Ozone Disinfection and Water Treatment in a Home Aquarium
If you are a fish enthusiast, then you know the importance of keeping your tank clean. Regular water changes and using the right filters and chemicals can help keep your fish healthy and happy. Did you know that ozone disinfection can also be used to help keep your aquarium clean? In this blog post, we will discuss how ozone disinfection works and how it can be helpful in water treatment for a home aquarium. Stay tuned!
Ozonation has long been a staple for water purification in factories, public aquariums, and other large-scale systems because it improves water quality without compromising conservation efforts. One of the most common obstacles these closed ecosystems face is an accumulation of dissolved organic waste from sources like animal feces and decomposing vegetation.
In aquariums of any size, mechanical filtration will eliminate huge organic and inorganic particles, whereas biological filters will remove dissolved organic material as ammonia and nitrite ions, leaving behind a large number of additional soluble and colloidal organic chemicals that will build up over time (the ones causing colors and odors being most obvious).
In most situations, these chemicals are only removed via physical water changes or chemical absorption media. While frequent water changes may be feasible in smaller aquariums where you aren’t dealing with huge amounts of water, it isn’t a good idea for removing these things in big systems or when water conservation is important.
Using chemical absorption media is costly and ineffective in removing all of these foul dissolved chemicals. This is where ozone comes in!
What is Ozone, and How Does It Work?
Ozone is a gas made of three oxygen molecules (O3) that forms naturally and breaks down quickly. Its unstable nature makes it good at oxidizing, or breaking down, other materials. The air we breathe contains two-oxygen molecule particles (O2), which are much more stable.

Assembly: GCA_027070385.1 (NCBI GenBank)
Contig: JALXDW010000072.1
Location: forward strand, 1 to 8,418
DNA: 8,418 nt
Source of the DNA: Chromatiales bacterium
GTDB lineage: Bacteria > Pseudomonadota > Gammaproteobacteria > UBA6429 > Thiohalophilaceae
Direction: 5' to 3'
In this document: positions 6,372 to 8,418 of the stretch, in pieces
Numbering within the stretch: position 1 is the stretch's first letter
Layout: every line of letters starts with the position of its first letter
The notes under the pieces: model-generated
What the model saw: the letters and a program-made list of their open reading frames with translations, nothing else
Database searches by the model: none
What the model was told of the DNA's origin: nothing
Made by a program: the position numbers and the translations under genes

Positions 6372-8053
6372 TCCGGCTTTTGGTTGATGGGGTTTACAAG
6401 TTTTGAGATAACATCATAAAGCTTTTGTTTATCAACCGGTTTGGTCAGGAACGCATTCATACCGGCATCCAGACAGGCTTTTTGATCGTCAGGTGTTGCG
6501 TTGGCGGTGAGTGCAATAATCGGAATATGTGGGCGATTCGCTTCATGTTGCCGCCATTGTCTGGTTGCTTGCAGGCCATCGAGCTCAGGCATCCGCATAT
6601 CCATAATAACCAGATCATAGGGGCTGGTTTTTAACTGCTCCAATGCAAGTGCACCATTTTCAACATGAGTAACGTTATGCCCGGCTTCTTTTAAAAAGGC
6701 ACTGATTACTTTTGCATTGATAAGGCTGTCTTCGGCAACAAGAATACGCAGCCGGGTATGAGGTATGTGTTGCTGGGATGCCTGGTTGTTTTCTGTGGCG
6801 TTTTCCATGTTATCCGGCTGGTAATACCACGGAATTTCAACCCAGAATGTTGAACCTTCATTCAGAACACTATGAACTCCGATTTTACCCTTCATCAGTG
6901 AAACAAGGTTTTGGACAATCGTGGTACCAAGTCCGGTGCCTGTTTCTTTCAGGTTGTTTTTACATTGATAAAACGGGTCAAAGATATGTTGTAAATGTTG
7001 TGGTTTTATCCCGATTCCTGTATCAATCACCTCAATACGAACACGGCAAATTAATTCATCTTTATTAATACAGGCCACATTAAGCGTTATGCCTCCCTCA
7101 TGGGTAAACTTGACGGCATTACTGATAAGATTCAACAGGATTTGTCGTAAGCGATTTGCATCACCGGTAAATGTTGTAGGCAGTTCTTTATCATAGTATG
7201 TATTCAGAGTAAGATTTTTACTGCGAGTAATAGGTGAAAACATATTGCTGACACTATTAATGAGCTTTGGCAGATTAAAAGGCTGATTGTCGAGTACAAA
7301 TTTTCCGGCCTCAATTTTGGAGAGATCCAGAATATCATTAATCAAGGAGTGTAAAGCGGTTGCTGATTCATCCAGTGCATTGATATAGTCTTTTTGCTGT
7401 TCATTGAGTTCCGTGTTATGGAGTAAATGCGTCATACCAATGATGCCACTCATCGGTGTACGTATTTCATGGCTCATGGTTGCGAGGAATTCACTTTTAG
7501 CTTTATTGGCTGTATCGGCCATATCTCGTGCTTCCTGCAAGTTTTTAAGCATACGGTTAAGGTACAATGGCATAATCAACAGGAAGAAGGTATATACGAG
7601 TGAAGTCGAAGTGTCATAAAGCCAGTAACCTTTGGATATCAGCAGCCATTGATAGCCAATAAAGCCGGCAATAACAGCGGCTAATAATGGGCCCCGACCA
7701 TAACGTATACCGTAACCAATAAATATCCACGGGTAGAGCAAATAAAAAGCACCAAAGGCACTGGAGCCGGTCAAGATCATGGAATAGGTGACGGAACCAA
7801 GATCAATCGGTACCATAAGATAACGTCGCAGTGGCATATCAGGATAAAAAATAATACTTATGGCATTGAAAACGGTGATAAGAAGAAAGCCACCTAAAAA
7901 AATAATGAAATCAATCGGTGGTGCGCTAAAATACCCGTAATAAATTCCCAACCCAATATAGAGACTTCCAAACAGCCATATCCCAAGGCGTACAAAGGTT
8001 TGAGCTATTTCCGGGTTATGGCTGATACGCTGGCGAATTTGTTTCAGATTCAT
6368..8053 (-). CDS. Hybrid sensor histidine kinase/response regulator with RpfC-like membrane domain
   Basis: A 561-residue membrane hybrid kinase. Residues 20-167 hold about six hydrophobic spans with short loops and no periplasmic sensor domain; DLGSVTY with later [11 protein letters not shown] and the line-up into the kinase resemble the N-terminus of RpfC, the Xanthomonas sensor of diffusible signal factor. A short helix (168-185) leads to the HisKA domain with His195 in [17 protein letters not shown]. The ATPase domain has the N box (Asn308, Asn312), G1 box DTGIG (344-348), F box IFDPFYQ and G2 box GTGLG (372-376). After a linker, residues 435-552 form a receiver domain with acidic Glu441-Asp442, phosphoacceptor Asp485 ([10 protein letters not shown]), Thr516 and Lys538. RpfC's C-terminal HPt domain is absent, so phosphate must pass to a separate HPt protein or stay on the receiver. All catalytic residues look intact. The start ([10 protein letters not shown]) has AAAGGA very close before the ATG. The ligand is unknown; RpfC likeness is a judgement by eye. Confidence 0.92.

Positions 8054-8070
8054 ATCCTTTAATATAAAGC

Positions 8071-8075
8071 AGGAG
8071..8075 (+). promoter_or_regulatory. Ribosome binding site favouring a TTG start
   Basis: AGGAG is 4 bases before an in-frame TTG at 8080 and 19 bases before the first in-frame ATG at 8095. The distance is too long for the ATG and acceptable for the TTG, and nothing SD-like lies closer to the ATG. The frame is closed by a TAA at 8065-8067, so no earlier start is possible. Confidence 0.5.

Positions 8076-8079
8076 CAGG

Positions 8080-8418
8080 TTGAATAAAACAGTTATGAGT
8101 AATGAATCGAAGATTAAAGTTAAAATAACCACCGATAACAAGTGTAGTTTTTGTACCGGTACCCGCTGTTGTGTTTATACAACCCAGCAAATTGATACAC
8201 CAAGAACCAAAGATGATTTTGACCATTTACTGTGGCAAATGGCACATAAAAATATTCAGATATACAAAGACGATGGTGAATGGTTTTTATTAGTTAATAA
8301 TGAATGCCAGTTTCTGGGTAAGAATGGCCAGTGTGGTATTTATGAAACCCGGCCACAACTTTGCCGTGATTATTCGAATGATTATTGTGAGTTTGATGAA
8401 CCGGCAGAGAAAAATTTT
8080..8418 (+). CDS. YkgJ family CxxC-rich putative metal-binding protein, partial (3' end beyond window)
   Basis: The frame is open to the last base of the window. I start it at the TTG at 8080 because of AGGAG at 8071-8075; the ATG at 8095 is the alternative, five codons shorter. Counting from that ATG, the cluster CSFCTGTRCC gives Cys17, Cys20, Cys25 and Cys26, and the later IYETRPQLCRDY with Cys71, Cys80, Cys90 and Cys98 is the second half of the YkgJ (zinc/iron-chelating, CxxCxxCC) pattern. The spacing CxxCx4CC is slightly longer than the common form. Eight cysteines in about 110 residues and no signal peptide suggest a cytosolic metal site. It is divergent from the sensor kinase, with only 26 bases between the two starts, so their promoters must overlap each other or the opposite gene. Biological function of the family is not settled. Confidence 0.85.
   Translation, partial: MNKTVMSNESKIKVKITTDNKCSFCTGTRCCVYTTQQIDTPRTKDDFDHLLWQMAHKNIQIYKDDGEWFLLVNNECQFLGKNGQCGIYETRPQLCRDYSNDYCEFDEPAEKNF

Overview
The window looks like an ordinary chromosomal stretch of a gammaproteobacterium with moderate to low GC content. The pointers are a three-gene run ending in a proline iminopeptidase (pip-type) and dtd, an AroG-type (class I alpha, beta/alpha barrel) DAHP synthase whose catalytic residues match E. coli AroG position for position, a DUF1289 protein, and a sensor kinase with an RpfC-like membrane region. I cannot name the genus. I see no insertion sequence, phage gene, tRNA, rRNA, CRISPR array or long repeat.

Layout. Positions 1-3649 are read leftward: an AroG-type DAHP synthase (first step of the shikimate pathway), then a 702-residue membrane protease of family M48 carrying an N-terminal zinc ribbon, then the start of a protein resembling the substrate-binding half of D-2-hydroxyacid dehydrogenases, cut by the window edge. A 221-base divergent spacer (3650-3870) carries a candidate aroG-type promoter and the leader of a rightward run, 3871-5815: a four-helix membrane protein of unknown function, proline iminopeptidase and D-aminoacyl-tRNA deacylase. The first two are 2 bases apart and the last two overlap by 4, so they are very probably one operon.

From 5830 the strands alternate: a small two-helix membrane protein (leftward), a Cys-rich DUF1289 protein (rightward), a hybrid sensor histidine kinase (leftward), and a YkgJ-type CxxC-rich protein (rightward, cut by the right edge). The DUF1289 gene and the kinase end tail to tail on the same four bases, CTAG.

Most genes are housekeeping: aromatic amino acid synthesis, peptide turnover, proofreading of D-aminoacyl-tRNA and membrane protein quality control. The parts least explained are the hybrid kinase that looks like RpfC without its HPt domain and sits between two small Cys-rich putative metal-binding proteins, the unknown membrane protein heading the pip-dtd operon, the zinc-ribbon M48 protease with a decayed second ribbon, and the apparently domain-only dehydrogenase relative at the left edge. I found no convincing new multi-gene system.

When ozone molecules break down, they lose an oxygen atom and form a more stable “normal” oxygen molecule. Simultaneously, a free single oxygen atom is generated. This free oxygen atom then mixes with organic chemicals in water to breakdown these compounds into simpler forms that can be absorbed by heterotrophic bacteria. Alternatively, atoms may combine to create new substances that can be removed via mechanical filtering or protein skimming. The organic molecule that lost a free electron and subsequently broke apart is now said to be oxidized.
Using Ozone for Home Aquarium
Ozone is created by an ozone generator, which is a device that generates ozone as needed. The majority of modern equipment use a Corona Discharge process to yield ozone. Air passes through a strong electrical field in a Corona Discharge machine, causing atmospheric oxygen (O2) to break apart into single oxygen molecules.
Certain oxygen molecules will join up once they have passed through the electrical field to form ozone (O3). This ozone gas must be utilized as soon as possible since it will breakdown again.
Many marine aquarium hobbyists already use ozone disinfection into their tanks. Ozone, like all chemicals, requires time to come into contact with the water. The amount of time that your ozone gas is exposed to the materials you wish to oxidize determines how well it works.
You may use your skimmer as a highly effective contact chamber by fractionating the ozone gas and drawing it into the air intake. This method works for both venturi and air pump protein skimmers. Ensure that your skimmer is made of ozone-safe materials, and use corresponding tubing.
Benefits of Ozone
Ozone has the ability to counteract the negative effects of organic material in a tank, such as cloudiness or coloration. For example, ozone swiftly oxidizes the yellow pigments in reef aquariums, which are often responsible for a tank appearing “dirty,” with less light penetration and decreasing coral’s normal appeal.
Ozone, when used appropriately, has the ability to improve the appearance of a tank as well as eliminating the need for time-consuming water changes because it oxidizes yellowed salt water back to its original clarity levels.
The inhabitants of an aquarium might create a poisonous environment that endangers the health of the entire bionetwork. Not only do some marine creatures intentionally emit poisons meant to be harmful to other creatures, but it’s also in the nature of coral to defend itself against would-be predators, as well as keep its “turf” against other beings.
These poisons dissolve readily in the sea, but in an aquarium, they may accumulate and disrupt the ecosystem. Ozone targets and breaks down these organic pollutants into far less harmful components.
Get Rid of Tank Odors
Ozone seeks out and destroys the molecules that cause bad odors, like bacteria and spores. This is because ozone is very reactive and will attach itself to these particles. Once the extra oxygen atom of O3 escapes and attaches itself to these molecules, it changes their structure into something that doesn’t smell bad anymore.
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